Building a Network

Background: I used to have an active Tumblr, but I got locked out of it and their support staff has been on vacation the past two years. Before that, I ran a site called Too Much Chocolate. Both were dedicated to being resource sites for the photo community and aspiring/emerging photographers. Unlike becoming a CPA, a dentist, or a paramedic, there’s not a direct path to becoming a professional photographer; the sites existed as a guide and an aggregation of information that might be helpful.

The following copy is revived content from my Tumblr, with some minor modifications, but most of this text is preserved and presented as it was on that site. A lot has changed (Instagram didn’t really exist in its current state, magazines were thick and lucious, content for social wasn’t yet a *thing*), but I wanted to re-post these musings, as a lot of it still remains relevant, no matter what freelance creative field you’re in. If you have a question, email me, and I’ll do my best to answer it if it’s not touched on somewhere on this site.

If you’re just joining, I’m writing a large 4 piece post on what I think are the four most important things you can do to become a professional photographer.

1. Assist
2. Build a network with other photographers/create a solid community around you
3. Intensively shoot personal work every week and work on projects
4. Start small (with commissioned shoots), even if they’re for weekly papers

Today will be about initiative #2, building a network. I will roll the last two initiatives in the following week . These pieces will be a bit all over the place but, hey, so am I. If you have specific followup questions, drop a line and I will answer them.


This is what I have to say about building a network.

OK, so you’re assisting. Making money, and when your job is done you can leave it all behind. Or continue to work on your own things later that night. But it’s also incredibly helpful to have a network of friends who are in the same position as you. A camaraderie, support, motivation, and inspiration network. Women and men who are also going through the struggles, the ups and downs, of trying to make it. People you can turn to when you have questions on how to get your foot in the door at a certain magazine, or how to price out something on an estimate when you’re on your own, or just sharing the work of photographers you love. These are people to bounce work, ideas, projects, great experiences, trainwrecks, and totally meta thoughts off of. People to help slingshot forward, cyclically, till all of you are where you want to be, or are collectively making your way there.

For me, the closest people in this group are:

  Geordie Wood

 Daniel Shea

 Adam Golfer

Joao Canziani

 Thomas Prior

This is when you check out their work too, cause they are awesome.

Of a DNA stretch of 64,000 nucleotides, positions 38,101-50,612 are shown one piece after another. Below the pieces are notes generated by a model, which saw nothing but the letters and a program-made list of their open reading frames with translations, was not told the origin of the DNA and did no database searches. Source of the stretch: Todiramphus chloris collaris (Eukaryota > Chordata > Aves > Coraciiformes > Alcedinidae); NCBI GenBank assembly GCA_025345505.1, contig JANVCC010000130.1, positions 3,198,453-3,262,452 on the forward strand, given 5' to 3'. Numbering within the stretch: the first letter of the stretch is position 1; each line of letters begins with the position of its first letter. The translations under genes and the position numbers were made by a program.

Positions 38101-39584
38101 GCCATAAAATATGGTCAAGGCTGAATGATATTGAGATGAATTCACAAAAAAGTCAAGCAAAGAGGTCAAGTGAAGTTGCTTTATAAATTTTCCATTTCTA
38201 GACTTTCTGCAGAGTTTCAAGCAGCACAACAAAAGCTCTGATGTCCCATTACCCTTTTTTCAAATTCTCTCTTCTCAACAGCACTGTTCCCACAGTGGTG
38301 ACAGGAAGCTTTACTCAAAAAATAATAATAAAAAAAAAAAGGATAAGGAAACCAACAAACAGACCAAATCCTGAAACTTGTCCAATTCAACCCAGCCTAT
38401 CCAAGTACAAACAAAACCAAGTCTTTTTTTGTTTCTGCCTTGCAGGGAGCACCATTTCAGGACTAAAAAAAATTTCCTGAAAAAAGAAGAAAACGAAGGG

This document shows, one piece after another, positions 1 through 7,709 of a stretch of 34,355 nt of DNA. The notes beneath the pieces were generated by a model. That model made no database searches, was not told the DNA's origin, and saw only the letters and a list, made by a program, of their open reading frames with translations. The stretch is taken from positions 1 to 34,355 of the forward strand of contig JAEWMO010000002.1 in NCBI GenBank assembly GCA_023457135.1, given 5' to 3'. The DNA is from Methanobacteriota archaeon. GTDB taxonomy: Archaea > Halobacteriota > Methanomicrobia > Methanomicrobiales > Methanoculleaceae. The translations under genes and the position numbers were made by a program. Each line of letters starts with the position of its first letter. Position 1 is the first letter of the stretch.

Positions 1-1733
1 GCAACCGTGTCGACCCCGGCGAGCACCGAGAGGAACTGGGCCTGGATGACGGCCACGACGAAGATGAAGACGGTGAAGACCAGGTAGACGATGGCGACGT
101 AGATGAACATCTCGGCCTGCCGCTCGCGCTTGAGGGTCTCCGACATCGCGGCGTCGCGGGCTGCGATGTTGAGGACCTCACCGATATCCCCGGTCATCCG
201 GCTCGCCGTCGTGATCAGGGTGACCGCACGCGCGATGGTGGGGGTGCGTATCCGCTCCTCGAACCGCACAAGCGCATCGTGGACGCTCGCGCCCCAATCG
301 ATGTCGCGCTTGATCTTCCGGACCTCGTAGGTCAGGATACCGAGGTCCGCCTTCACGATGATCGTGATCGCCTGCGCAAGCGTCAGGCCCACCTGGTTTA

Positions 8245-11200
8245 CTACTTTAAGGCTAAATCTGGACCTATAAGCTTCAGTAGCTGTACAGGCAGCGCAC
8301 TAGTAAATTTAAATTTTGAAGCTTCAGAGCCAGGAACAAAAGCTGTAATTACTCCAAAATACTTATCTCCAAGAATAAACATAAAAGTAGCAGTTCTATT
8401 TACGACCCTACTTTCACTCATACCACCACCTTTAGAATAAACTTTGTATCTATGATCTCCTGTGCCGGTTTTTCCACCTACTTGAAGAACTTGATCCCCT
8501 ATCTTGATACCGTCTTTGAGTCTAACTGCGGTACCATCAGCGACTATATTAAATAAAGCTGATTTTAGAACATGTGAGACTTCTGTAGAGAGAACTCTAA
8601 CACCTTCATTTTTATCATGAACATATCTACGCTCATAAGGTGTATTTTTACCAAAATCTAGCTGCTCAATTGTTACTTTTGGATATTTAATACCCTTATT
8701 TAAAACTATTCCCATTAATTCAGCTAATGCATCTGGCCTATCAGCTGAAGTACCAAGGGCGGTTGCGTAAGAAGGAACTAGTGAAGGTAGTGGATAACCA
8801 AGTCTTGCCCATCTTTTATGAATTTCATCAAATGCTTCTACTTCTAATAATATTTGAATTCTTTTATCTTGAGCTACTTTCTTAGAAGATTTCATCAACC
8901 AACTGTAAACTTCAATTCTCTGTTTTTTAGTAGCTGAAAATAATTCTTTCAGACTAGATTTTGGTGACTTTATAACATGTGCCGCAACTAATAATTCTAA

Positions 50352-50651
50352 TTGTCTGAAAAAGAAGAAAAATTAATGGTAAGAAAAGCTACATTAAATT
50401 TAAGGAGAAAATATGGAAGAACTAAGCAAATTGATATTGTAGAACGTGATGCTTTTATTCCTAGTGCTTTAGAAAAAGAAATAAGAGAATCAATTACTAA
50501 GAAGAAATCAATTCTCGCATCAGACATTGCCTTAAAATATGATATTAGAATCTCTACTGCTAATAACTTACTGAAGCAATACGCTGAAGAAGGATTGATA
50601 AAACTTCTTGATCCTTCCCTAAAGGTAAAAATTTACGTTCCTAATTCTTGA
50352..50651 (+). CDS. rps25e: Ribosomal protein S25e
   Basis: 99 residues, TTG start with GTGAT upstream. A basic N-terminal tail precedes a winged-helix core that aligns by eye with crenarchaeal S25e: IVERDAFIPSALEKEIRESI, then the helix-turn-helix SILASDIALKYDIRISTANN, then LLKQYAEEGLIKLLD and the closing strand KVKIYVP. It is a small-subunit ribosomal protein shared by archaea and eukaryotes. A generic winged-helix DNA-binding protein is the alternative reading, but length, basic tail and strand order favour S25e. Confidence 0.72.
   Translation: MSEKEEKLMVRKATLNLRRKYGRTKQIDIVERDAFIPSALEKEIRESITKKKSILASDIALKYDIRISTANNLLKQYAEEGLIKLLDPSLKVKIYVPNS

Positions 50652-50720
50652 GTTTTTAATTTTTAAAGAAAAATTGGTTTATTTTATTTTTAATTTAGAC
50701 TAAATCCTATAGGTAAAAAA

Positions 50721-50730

Oh wait, did you see what I just did? I was a hypeman. I’m going to digress for a second, starting right now.

In photography, I feel like there are roughly three camps: insular photographers who do their own thing and seem pretty mystical and don’t outwardly interact (I’m cool with them, I respect that), photographers who hoard everything and consider everything to be proprietary (I don’t get them), and those like myself who are pretty much open-source, who love photography and having a network of peers and want so badly to see others succeed, cause it’s such a pleasure to see friends you love so much making rad, progressive, excellent work. It feels good. It’s a good feeling. I like it.

As an example, Daniel and I have built up solid rapports with disparate clients over the years, and there came a time last year where we spent like a month basically getting each other connected with our respective client bases. I had been working for Dwell, Daniel’s work was a perfect fit, I introduced him to Amy Silberman (one of the raddest photo editors to have EVER roamed the planet), and soon Daniel was getting work through Amy. If you saw the home in South Carolina he shot for DWELL….. yeah it’s one of the best things I’ve seen editorially last year. Daniel’s done the same for me as well, and so has Adam… Adam brought me into Travel + Leisure, a title I’d never been able to get a cold meeting at…. within a year I’d shot two features for them.

I also recently gave Joao almost all my NYC ad agency contacts, happily. You want to know why? Cause he’s rad and I love his work and he’s got this sexy Peruvian accent thing going that makes me weak in the knees. But seriously, I do it cause I want to. I really don’t know any other way. How can you not want to help your friends? I want to see my friends succeed, and honestly, all of these things come back around. You can get on the bandwagon or not, but I assure you, you’ve got a longer distance to walk if you go your own way.

Have some fun, make some friends, get to know some people, meld this career together with your life. So many of these photographers I speak of have turned into some of my closest friends, in part because we all can “get” each other so quickly and so well, in part because we’re all going through the same life pursuit, and in part because I feel like I can really get to know someone by looking at their work.

Bottom line: get yourself a network, keeps yourself happy, connected, stoked, enthusiastic about the photographic company you keep, and helps everyone move ahead.